India will soon see the commissioning world’s largest linear Fresnel concentrated solar power (CSP) plant, which is among cheapest internationally.
India will soon see the commissioning world’s largest linear Fresnel concentrated solar power (CSP) plant, which is among cheapest internationally, however, policy needs adjustment to deliver wider goals as per Climate Policy Initiative’s (CPI) new case study – The Role of Public Finance in CSP: Rajasthan Sun Technique.
The 100MW Rajasthan Sun Technique CSP plant will soon be commissioned, developed by Reliance Power. CPI’s case study finds that while the plant looks set to deliver some of the cheapest CSP power worldwide, India’s CSP policy as a whole has fallen short of its goals.
Tendered under phase one of Jawaharlal National Solar Mission (JNNSM), the Rajasthan Sun Technique plant cost 43 per cent less than other linear Fresnel plants and up to 67 per cent less than other large CSP plants worldwide.
These investment costs translated into an electricity price of Rs 11.97 /kWh – 22 per cent lower than the Indian government’s CSP reference tariff set before the bidding (around 23 USD cents/kWh when the financing for the project was closed). With locally manufactured components making up 61-71 per cent of the plant according to CPI estimates, it also demonstrated the technology’s promise for meeting another of the Indian government’s goals: creating a CSP industry.
While the Government of India’s choice of a competitive reverse auction bidding process enabled it to drive down the cost of CSP power to among the lowest levels seen internationally, it may also have encouraged project developers to bid too low as financing and policy-related challenges faced by developers mean most plants are unlikely to be built. The study notes that only three projects of the seven tendered under the first phase of the India’s National Solar Mission are built or under construction and each of these three projects received long-term public debt and had financially strong developers, allowing them to take on much of the risk associated with building such innovative plants.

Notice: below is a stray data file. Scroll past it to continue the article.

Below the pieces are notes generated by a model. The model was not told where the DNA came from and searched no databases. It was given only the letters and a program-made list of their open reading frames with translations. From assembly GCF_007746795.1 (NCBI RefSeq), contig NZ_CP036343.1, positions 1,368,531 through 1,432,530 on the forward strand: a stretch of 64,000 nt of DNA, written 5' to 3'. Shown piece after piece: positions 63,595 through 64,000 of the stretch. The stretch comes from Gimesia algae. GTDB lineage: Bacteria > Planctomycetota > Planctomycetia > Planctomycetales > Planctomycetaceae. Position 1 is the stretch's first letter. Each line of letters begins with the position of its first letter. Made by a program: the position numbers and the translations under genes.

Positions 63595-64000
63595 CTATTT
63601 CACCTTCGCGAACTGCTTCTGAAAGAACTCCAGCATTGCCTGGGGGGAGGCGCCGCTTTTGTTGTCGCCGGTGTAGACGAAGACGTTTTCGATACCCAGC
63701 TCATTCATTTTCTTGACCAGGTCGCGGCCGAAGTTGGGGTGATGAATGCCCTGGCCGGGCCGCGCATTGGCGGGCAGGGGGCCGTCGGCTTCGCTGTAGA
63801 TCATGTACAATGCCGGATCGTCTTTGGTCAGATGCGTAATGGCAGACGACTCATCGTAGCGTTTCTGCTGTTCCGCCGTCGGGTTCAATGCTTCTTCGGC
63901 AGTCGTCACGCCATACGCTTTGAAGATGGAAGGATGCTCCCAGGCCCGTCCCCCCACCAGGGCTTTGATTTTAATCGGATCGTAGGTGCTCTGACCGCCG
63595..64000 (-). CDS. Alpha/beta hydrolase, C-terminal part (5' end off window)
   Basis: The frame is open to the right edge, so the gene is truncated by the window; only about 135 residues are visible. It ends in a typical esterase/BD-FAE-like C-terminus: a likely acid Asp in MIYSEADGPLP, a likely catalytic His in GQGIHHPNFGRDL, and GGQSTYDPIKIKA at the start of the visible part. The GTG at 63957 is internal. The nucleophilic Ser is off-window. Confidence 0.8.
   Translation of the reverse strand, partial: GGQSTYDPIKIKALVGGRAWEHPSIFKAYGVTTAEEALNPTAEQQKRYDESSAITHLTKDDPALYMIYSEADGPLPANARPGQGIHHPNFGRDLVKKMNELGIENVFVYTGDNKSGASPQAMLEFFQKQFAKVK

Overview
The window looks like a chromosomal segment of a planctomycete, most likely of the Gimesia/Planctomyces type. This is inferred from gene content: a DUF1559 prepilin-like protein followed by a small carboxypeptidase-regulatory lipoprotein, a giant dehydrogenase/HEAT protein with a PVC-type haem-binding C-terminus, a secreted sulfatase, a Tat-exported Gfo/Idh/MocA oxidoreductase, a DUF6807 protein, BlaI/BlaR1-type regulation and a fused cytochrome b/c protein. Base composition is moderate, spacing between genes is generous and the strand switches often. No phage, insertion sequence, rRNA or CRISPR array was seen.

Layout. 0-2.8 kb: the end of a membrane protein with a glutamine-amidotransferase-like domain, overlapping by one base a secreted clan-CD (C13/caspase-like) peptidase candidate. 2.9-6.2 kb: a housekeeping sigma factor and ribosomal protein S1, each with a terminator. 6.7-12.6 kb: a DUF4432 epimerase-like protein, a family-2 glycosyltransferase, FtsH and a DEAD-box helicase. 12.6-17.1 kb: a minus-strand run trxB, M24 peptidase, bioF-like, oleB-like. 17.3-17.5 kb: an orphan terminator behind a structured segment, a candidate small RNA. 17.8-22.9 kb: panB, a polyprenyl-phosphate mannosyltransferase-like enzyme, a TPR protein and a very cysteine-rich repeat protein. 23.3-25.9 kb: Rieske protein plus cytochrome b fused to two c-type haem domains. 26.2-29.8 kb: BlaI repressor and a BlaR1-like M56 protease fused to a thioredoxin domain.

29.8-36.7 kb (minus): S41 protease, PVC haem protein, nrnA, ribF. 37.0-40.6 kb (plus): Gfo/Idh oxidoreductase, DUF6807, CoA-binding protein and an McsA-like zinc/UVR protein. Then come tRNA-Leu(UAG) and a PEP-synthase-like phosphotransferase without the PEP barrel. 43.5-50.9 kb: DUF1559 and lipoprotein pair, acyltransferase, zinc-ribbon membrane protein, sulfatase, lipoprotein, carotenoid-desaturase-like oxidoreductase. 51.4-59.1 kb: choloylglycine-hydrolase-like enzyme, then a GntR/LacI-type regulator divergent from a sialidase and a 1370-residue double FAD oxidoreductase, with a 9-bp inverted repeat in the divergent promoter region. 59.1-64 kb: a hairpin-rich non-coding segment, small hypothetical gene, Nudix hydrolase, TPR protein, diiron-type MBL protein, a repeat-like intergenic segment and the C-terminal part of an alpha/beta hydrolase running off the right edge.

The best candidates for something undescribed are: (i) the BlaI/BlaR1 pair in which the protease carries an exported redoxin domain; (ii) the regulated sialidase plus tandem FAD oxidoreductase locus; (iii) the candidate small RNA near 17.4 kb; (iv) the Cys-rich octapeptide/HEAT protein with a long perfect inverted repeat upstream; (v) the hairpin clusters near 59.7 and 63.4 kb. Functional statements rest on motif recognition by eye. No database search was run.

“The Rajasthan Sun Technique will be built at remarkably low cost,” said Barbara Buchner, Senior Director at Climate Policy Initiative. “However, our analysis shows that many developers will be unwilling or unable to take on the level of risk that Reliance did in this instance. Scaling up CSP in India will require additional international and domestic support if the Indian government is to realize its ambitions of becoming a global solar leader.”
In order to help India meet its CSP goals, Climate Policy Initiative suggests:
• If reverse auctioning is used for future scale-up of CSP in India, its design can be improved to increase the chances that winning bidders actually implement their projects through improving data on the available solar resource at the time of bidding, more realistic timelines for submitting bids and constructing plants, stricter enforcement of penalties for missing deadlines, and strengthening requirements for participating in the bidding.
• In the long-term, scale up of CSP in the country will require a shift to domestic investments, as development bank and export credit financing is limited. Policymakers can stimulate this transition by providing low-cost local public debt, building capacity at private banks, using credit enhancement tools, and setting up pilot projects for innovative technologies to improve investor confidence.
• Foreign debt is necessary for technology development in India in the medium term. There are policy approaches that could reduce its cost. Even though foreign debt is cheaper than local debt, hedging the currency exchange risk cancels out most of the cost advantage. Policymakers can address this by, for example, reducing foreign exchange risks by providing revenues partially in hard currency.